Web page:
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I hope I am gradually unlearning my habits of being judgmental and impatient. Takes practice! And also trying to unlearn, or practice slowing down and not hurrying through my life, and what I think I need to do everyday.
I unlearned that everyone is going through life together, no one really knows what they’re doing or they weren’t given a manual before coming into this world. Everyone has their own anxieties and problems but I get so caught up in my own that I think the whole world is judging every move I make or someone is watching me waiting for me to mess up. Recently I snapped out of it, I wouldn’t go to school for this exact reason but its like why? If I’m letting others opinions effect the way I live my life then am I really living MY life?
Also being more forgiving, I used to blame people for not knowing how to love me or help me when I needed it but like I said before no one came into this world with a life manual (although I think the Bible is the closest thing to one) and so its not their fault.
A good lesson for everyone, James!
That what I fear most does not necessarily have to come true. All I can do is try to stay open and allow hope to guide instead of fear and leave it to God what might be. Not easy. May all work out well. Blessings to you all out there.
This is a wonderful question- again unlearning to me is letting go. Doesn’t it always come to letting go? Letting go of judgement, inferiority and superiority is a big one to unlearn if that’s what you want to call it . If I could please go for those three and let them all go I would appreciate it sooo much! What a burden to hold on to this false self – full of herself. Please help me unlearn her self and let her go!
I have “unlearned” being fiercely independent. My family was quite dysfunctional (BTW I think the expression “dysfunctional family: is a redundancy), ad my mother was unable to provide proper nurturing, so at a very young age I looked around and made a decision: Ain’t nobody here to take care of me, so I’d better take care of myself. And so I did, being strongly independent all my life until a couple of months ago. As I’ve mentioned until it’s got to be boring, I developed serious health issues that have required me to seek out and accept help. The experience, as I’ve also said before, has been beautiful. So many people have been so kind. And people get real joy out of helping others, so in a sense I am giving them a gift also.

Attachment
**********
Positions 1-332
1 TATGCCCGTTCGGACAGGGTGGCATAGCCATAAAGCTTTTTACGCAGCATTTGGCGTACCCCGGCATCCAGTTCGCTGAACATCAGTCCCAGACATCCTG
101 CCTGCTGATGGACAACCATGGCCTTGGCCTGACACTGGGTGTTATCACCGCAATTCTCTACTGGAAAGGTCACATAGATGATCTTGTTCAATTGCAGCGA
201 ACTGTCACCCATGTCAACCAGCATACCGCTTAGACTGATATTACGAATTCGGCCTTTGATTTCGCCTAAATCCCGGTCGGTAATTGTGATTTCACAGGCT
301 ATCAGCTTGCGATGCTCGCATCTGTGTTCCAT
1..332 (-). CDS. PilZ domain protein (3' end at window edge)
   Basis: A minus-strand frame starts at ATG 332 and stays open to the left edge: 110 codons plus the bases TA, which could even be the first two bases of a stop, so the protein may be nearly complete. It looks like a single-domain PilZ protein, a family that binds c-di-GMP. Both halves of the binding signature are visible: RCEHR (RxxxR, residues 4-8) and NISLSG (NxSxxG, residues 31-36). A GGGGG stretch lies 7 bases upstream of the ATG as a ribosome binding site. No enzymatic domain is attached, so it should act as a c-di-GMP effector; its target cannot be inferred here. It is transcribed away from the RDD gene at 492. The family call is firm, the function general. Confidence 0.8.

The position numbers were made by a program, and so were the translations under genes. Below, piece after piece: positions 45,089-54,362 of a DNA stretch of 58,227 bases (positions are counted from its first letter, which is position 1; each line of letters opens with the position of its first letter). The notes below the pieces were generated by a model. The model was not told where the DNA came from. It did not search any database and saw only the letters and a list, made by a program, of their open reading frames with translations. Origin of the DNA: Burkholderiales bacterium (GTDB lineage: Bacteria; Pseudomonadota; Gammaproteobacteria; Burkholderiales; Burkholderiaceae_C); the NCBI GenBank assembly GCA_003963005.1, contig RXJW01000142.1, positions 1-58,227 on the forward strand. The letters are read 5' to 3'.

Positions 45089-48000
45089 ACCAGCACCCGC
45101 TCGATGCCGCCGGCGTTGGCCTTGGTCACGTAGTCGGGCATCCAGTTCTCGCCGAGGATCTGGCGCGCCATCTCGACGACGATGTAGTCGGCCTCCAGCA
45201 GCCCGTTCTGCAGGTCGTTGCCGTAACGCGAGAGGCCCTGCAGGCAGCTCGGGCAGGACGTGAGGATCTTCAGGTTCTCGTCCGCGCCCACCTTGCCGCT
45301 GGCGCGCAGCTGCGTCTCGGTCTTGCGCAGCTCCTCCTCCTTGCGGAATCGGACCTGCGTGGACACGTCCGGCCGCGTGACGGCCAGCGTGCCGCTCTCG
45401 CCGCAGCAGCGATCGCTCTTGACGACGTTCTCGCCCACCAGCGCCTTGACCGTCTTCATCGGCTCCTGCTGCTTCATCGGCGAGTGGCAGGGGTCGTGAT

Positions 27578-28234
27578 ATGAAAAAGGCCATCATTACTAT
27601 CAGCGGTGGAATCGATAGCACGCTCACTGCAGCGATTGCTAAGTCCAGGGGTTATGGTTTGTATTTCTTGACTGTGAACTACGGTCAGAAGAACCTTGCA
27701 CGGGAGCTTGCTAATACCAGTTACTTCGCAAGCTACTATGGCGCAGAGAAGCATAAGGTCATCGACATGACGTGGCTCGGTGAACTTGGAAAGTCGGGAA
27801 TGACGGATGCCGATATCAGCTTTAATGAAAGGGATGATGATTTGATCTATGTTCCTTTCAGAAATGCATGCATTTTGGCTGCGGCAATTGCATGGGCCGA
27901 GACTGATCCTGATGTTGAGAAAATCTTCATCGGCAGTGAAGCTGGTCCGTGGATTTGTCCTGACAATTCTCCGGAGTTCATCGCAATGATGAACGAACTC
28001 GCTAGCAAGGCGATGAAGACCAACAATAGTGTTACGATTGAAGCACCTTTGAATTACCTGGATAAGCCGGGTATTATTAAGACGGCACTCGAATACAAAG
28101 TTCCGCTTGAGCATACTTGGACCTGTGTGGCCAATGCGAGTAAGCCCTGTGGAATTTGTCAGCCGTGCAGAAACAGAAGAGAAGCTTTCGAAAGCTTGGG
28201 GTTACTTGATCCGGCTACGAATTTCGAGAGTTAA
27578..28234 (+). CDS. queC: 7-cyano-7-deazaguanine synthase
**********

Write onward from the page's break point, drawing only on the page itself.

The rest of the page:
And, I’m a little embarrassed to admit this, but I am enjoying being taken care of in a way that I have never been before.
I feel like I’m currently unlearning “goals”.
Desiring a future result causes (me) stress. Chasing a carrot on a stick isn’t enjoyable (to me). What’s the point of the goal if you cross the finish line overwhelmed and exhausted, with a sense of relief instead of accomplishment. Similarly, I’m finding myself more and more opposed to the idea of “work ethic”. What is “hard” about “hard work”? No thanks.
This isn’t to say I shouldn’t work, it’s more of a response to how I work. Work can come effortlessly. If I’m curious, or passionate, or free to explore, it feels like I get into a flow and rather than expending energy, I generate it. It feels like so much of this is based on the way I approach it, and the way I was taught to think about “goals” didn’t teach this. There is a type of thinking that came along with goals that made them strenuous, not effortless. As an example, sports come to mind. I might play golf three times a week, improving constantly, learning my clubs, shots, gaining distance, becoming more proficient on the green. But as soon as I decide this practice should help me win the tournament at work next month the game becomes less fun, it becomes a “job”. What’s the difference between a hobby and a job?
All of this to say that the real “goal” is to find a way to find meaning and curiosity in everything I do, not adhere to a milestone loaded with concepts, validation, and achievement. Achievement seems like it works better as a symptom, not a reason.
I completely agree Null.
Love this. Unlearning ego: “Achievement seems like it works better as a symptom, not a reason.”
I’m not sure if I have “unlearned” anything really. But I am more AWARE of the inner wounded child/critic that is still a part of me. And I am learning to nurture her, show her compassion, and hold her in Love. Buddhist meditation teacher Tara Brach has helped me so much with this. She calls on us to practice RAIN when we are triggered. Recognize, Allow, Investigate, Nurture. This has given me a replacement for the self-criticism, shame and guilt, and I now try to hold myself in compassion during those times. So I guess in a way I am making space for new learning.
~Have a blessed day friends 🙏